So my only option to see the Great Barrier Reef is a scenic flight.

We had planned to do this on Hamilton Island a few years ago but the weather was decidedly against us. This time, it played along nicely.

We went with Daintree Air for our 30 min scenic reef flight, which gives you a good taste of the reef surrounding Cairns. They recommended 11am for high sun without too much glare yet but I’m still not convinced that this was the best time for photos.

The reef did look stunning though!

Aerial view of the Great Barrier Reef


Tropical Queensland and tropical fruit naturally go hand in hand so what better way than to gorge on some fresh coconut flesh, coupled with tropical fruit and coconut yoghurt. Delicious.

I was so happy to stumble upon this refreshing (and gluten-free + dairy-free) snack at Rusty’s Market that I went back an hour later to get a second helping. ­čśÇ

At Kuranda, vegan eatery Fruibies served up a delicious salad with carrot-based falafel and papaya slices. Yummy.


It’s not that there were big, fat flops on this very short trip, it’s just that in insight we’d make other plans or skip some of these things as they weren’t really as exciting as we’d hoped.


A couple of weeks before we were due to fly up north, we briefly entertained the notion of hiring a campervan and cancelling the hotel booking. But it seemed a bit silly to do that for five days, and I was kind of keen to stay in a fancy hotel for once.

Well, of course, we came to regret that decision once we got there.

We had to return to Cairns each night instead of finding a quiet campground and enjoying the outdoors. The air-con in the room and outside party noise drove us spare, and not having access to a kitchen was just daft (my bad, why did I book a hotel room and not an apartment?!). Having to book in for à la carte breakfast at inconvenient times was probably the icing on the cake.

The whole experience was a great reminder of why we don’t like staying in hotels more than a night or two.

The only positives about the hotel stay were the bathtub, the views from the balcony and the rather comfy bed. ­čśÇ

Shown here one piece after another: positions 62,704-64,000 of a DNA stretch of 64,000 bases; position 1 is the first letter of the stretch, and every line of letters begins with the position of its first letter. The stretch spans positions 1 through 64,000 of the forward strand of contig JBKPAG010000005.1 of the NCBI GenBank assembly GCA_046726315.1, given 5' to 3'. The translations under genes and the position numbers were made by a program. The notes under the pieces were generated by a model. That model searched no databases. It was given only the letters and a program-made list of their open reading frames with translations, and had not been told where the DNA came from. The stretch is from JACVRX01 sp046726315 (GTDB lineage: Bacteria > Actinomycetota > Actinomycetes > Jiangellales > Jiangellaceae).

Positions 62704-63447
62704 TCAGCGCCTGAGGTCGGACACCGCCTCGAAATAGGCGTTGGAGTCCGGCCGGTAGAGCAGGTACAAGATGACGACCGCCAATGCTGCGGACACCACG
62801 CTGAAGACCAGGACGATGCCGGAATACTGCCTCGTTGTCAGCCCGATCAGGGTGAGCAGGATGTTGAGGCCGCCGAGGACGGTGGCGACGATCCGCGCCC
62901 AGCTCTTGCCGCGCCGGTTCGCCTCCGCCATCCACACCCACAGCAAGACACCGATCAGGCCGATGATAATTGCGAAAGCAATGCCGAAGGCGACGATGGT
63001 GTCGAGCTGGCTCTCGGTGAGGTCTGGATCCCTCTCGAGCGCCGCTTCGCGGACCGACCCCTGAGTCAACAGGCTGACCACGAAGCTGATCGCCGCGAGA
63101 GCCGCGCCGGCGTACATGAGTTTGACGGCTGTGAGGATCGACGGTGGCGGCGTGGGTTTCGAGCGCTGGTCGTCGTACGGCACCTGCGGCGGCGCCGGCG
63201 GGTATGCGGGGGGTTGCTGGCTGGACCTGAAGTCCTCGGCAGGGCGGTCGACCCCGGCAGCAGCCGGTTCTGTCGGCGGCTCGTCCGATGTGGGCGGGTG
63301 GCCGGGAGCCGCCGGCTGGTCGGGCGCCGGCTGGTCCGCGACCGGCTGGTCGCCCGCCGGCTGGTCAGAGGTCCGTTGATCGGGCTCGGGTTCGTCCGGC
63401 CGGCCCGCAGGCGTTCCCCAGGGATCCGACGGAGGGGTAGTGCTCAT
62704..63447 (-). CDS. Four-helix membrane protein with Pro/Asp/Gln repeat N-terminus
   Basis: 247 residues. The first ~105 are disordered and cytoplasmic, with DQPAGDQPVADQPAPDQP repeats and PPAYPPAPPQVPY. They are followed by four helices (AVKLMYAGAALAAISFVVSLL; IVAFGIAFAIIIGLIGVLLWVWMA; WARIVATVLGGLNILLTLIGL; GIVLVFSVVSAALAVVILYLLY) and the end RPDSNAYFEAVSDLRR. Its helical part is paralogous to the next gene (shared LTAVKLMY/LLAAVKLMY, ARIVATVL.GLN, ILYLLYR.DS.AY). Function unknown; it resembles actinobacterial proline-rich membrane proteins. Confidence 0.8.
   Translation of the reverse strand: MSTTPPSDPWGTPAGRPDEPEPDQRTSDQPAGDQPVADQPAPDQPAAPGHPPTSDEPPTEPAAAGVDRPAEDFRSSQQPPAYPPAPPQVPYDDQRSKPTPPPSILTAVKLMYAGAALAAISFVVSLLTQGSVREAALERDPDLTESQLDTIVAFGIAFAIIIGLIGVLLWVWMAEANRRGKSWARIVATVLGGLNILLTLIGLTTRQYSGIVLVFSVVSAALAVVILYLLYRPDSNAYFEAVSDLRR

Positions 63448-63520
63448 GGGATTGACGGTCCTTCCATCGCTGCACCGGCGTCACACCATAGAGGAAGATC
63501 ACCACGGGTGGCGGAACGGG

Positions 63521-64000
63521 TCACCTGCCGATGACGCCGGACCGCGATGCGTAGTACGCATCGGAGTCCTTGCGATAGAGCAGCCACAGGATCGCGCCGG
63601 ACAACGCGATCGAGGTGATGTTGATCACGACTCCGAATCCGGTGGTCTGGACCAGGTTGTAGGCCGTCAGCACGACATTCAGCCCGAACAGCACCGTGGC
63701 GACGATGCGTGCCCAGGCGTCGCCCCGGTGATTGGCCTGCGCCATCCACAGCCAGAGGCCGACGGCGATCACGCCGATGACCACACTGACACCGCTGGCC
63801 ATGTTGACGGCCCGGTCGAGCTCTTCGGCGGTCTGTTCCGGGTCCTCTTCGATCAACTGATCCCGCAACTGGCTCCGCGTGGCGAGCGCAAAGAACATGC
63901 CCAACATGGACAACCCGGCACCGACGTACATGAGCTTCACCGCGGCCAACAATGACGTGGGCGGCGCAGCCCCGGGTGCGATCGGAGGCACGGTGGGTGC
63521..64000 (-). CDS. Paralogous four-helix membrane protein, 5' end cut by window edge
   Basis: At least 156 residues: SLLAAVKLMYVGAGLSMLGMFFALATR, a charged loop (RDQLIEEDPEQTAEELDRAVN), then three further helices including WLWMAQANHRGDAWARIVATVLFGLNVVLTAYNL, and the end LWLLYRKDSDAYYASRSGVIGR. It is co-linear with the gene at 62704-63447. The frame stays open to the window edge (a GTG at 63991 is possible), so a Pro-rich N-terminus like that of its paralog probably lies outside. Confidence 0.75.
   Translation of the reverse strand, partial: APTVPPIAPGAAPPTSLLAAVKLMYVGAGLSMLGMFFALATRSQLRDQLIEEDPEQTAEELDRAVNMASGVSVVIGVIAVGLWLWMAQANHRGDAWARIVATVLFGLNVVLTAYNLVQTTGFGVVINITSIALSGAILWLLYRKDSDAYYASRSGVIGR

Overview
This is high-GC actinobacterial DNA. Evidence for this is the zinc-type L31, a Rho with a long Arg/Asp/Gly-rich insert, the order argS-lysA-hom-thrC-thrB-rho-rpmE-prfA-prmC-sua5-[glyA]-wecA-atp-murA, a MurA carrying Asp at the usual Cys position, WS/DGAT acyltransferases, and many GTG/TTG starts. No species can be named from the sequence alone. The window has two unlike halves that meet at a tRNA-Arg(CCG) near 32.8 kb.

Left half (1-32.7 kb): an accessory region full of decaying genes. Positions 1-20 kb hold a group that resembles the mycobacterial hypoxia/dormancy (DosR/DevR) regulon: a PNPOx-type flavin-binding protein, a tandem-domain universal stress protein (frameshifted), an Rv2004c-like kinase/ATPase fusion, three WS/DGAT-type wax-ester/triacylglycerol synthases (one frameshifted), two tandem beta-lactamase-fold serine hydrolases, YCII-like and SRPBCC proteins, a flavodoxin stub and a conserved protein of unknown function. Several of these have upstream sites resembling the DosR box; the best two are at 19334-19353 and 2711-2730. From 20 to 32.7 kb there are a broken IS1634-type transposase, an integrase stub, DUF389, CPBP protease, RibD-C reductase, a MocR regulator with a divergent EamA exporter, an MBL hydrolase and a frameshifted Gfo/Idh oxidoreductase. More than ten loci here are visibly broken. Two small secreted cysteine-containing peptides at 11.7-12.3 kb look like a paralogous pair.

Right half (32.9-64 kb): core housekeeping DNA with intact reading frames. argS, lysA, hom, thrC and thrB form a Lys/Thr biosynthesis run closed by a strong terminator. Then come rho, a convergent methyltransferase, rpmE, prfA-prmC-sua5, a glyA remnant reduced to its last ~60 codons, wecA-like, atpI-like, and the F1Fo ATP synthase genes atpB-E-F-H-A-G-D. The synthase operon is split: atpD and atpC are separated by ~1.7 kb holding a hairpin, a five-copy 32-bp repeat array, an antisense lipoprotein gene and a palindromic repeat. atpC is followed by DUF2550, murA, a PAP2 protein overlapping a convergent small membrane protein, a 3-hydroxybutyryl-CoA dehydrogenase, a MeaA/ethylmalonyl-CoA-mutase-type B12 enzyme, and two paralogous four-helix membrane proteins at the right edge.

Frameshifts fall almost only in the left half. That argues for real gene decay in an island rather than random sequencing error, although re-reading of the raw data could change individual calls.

Sunrise views over Trinity Inlet from the hotel balcony


If you’re expecting the world’s most scenic rail journey, you’ll be disappointed and should skip this. But if you want a very, very leisurely train trip up into the mountain range west of Cairns, hop on the Kuranda Scenic Railway, especially if you keep your expectations in check.

I actually enjoyed the train trip to Kuranda. The train meanders along at snail pace but it’s quite peaceful and relaxing.

Stoney Creek Falls are impressive and there are some lovely views into Barron Gorge along the way but most of the trip takes you through bush country, which isn’t the most exciting.

It’s so ridiculously quiet in Cairns at the moment that relatively few people will be on the train, and on the way back we had the whole compartment to ourselves.

There are far fewer views along the trip than I had expected, and it’s a little boring having to take the train both up and down again. The Skyrail still isn’t running, which would make for a much nicer round trip to Kuranda and back to Cairns.

If you’re pressed for time, skip the train to Kuranda day trip idea as it’ll take the whole day, and it really isn’t as exciting as it’s made out to be.


Yeah, we probably should have skipped this in the first place.

Birdworld in Kuranda is a free-flying aviary full of various parrot species, ducks and even a cassowary. Unfortunately, the birds are very habituated and almost aggressive if you don’t feed them.

The one positive is that I could practise photographing birds and some parrots looked amazing. But Birdworld is reminiscent of the wrong kind of wildlife encounter and left us with a sad aftertaste. We didn’t research it and expected something different.

If you do decide to go, leave your backpack or bags at the counter as the macaws are very keen to pick and claw on anything, and indeed poked a hole into my backpack, yay.

Also, don’t wear merino tops or in fact anything that you care about.


With a bit more planning, i.e. turning the short holiday into a road trip, we would have had an amazing time up in tropical Queensland.

One reason why we love road trips so much is that you don’t have to pre-plan everything and can just go where the road takes you. Only being there for four days and staying in a hotel made that impossible, and left us with a lot of headaches and decisions to make in advance (e.g. when to book the scenic railway, the scenic flight, etc.).

I still had a great time and would definitely return to Cairns but in a much more free-styling way.

Highs and lows in Cairns